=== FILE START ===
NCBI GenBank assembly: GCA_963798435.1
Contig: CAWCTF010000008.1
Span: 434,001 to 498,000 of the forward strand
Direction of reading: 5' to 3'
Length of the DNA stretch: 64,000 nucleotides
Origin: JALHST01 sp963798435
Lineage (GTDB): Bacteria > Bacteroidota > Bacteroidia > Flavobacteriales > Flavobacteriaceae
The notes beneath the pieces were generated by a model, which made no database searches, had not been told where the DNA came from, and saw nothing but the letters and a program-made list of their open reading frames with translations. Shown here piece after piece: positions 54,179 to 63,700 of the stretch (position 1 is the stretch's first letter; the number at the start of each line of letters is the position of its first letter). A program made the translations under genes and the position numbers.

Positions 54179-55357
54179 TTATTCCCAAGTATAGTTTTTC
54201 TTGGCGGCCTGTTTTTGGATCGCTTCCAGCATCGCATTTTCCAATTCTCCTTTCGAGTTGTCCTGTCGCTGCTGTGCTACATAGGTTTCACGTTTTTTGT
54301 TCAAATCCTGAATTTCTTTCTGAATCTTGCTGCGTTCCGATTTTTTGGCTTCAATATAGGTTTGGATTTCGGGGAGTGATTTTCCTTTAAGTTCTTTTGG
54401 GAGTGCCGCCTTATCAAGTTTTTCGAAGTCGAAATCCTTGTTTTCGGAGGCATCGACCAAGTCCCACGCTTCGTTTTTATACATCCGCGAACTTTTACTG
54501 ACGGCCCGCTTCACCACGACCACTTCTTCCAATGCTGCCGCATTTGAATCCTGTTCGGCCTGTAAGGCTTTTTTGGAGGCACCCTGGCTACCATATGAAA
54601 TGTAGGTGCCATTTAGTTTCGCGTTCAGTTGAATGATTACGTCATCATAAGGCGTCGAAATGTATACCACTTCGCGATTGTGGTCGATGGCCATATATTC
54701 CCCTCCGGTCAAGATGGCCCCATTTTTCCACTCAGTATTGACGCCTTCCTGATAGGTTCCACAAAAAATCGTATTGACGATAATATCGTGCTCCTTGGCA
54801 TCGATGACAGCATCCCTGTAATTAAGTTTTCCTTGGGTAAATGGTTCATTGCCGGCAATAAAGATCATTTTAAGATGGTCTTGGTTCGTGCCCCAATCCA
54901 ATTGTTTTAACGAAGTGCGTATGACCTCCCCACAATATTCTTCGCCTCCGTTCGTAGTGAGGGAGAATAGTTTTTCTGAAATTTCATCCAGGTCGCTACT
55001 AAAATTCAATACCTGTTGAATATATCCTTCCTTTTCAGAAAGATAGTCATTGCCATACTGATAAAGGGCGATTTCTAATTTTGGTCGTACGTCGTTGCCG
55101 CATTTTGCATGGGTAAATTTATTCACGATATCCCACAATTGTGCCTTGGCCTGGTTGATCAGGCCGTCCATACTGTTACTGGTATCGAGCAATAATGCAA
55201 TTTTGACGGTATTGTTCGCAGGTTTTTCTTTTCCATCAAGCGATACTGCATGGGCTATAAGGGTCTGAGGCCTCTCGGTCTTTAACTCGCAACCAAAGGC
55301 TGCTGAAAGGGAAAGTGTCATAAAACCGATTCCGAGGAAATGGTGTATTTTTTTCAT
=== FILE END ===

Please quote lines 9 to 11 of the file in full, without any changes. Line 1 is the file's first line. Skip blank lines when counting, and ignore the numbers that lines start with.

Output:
Positions 54179-55357
54179 TTATTCCCAAGTATAGTTTTTC
54201 TTGGCGGCCTGTTTTTGGATCGCTTCCAGCATCGCATTTTCCAATTCTCCTTTCGAGTTGTCCTGTCGCTGCTGTGCTACATAGGTTTCACGTTTTTTGT